What if ‘Dubliners’ was written today, 100 years after the publication of the famous collection of short stories? John Boland on a new book in which writers like Donal Ryan, Eimear McBride and Pat McCabe recast the stories in 2014
'It is not my fault," James Joyce told his London publisher, Grant Richards, "that the odour of ashpits and old weeds and offal hangs round my stories. I seriously believe that you will retard the course of civilisation in Ireland by preventing the Irish people from having one good look at themselves in my nicely polished looking-glass."
Less vehemently, he also told Richards that his intention was "to write a chapter of the moral history of my country and I chose Dublin for the scene because that city seemed to me the centre of paralysis. I have tried to present it to the indifferent public under four of its aspects: childhood, adolescence, maturity and public life".
He wrote those words more than a 100 years and now, on the centenary of the first publication of Dubliners, we are offered 15 new stories bearing the same titles that Joyce used, each of them written by a contemporary Irish author, and each of them purporting to offer modern "cover versions" of the original.
That, at any rate, is the phrase used by Thomas Morris, who has edited the book for Tramp Press, which was founded in the past year by Sarah Davis-Goff and Lisa Coen, both of whom met when they worked at Antony Farrell's Lilliput Press – where the former discovered Donal Ryan's The Spinning Heart, which was previously rejected by more than 40 publishers.
It's unclear, though, what Morris (who recently took up editorship of The Stinging Fly magazine) means by "cover versions" – indeed, his blithely offhand introduction, which is more about himself than the project in hand, suggests not only that he's unsure himself, but also that he's not really too bothered about it anyway.
This may explain why he includes a story by Paul Murray that was originally published in 2011 under the name Saint Silence and that's here been retitled A Painful Case, even though its account of the strange relationship that evolves between a contemptuous (and implausible) restaurant critic and a contemplative monk bears only the most tenuous connection, whether in scenario or tone, to Joyce's tale about Mr James Duffy.
Nor can it easily be discerned how Patrick McCabe's raucously fanciful The Sisters bears any relation to Joyce's opening story, or Peter Murphy's laboriously contrived The Dead to its majestic antecedent.
And a few other stories are simply too poorly conceived and executed to have merited inclusion in any serious collection. But there are some intriguing – and, indeed, a few outstanding – stories here by writers who have sought to imagine current correspondences to their assigned originals – even if very obliquely in the case of Donal Ryan's take on Eveline and Eimear McBride's on Ivy Day in the Committee Room.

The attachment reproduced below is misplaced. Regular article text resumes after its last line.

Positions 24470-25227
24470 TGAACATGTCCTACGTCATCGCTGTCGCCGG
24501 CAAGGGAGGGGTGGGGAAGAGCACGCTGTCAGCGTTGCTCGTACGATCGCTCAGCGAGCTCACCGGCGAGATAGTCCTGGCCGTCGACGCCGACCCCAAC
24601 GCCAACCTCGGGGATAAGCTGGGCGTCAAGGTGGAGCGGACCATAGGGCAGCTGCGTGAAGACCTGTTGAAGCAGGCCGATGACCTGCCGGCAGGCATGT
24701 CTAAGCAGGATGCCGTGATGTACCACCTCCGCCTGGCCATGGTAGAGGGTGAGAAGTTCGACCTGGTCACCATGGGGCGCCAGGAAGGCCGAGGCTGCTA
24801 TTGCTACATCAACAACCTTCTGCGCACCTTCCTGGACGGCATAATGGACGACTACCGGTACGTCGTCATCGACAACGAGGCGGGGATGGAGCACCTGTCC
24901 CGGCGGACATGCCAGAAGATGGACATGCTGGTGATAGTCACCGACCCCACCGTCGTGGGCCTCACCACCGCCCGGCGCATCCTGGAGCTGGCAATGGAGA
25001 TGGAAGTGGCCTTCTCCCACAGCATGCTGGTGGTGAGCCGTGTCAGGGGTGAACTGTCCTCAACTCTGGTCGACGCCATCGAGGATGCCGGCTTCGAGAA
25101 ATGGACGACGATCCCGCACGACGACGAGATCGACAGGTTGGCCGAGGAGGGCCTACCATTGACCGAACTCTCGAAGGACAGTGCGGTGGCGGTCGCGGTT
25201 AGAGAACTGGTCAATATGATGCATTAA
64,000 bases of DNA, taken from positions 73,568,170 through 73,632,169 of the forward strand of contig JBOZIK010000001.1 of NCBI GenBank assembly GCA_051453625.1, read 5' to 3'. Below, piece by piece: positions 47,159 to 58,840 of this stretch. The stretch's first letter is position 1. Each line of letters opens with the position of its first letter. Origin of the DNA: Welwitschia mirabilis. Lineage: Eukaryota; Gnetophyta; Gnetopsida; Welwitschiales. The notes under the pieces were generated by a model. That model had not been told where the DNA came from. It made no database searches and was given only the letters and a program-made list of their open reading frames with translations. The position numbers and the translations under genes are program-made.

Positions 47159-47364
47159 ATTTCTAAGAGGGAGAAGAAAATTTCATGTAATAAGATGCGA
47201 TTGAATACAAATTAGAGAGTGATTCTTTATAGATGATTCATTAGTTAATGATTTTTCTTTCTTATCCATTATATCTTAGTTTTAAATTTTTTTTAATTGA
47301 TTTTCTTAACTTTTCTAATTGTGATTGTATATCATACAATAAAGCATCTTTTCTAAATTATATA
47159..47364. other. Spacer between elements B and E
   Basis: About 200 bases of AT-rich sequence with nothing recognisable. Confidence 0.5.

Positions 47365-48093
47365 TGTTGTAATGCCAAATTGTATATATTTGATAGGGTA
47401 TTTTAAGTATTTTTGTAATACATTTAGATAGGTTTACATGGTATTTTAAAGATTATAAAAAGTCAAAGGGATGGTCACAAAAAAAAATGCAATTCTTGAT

Yet while Ryan and McBride have been the two greatest recent discoveries in Irish fiction, the finest stories here – and also the truest to the spirit of the enterprise – are by less acclaimed writers, though mention should also be made of John Boyne's Araby, in which a boy's crush on a rugby-playing older boy evokes some of the desolation to be found in Joyce's original beautiful story. John Kelly's A Little Cloud, which recasts the condescending Ignatius Gallaher as a New York-based novelist and has him meeting the hapless Little Chandler (here Inky Chandler) in the Merrion Hotel, is also persuasive, as is Andrew Fox's After the Race, set in Manhattan and involving boasting businessmen as the embodiments of paralytic malaise. Joyce would have known them for what they are.
And he would have appreciated Michelle Forbes's affecting version of Clay, in which Maria has become the overweight and innocent Conor making his way home to the bleak domestic outpost of Cherrywood, where he's mocked by a group of trick-or-treating teenage girls.
He would have recognised, too, the hollowness of housewife Kathleen's existence in Elske Rahill's A Mother. The story falters towards the end, but the desperation of the loveless Kathleen as she contrives a ghastly social evening is poignantly captured.
Finest of all, though, is Mary Morrissy's reimagining of that great story, An Encounter, with mitching schoolboy Joe Dillon now becoming schoolgirl Jo Dillon as she and the narrator embark on a mundane though ultimately life-changing jaunt through the middle-class peacefulness of Churchtown and Dartry. The story stands on its own but it's also true to the spirit of Joyce, who would have applauded its lovingly detailed evocation of place.
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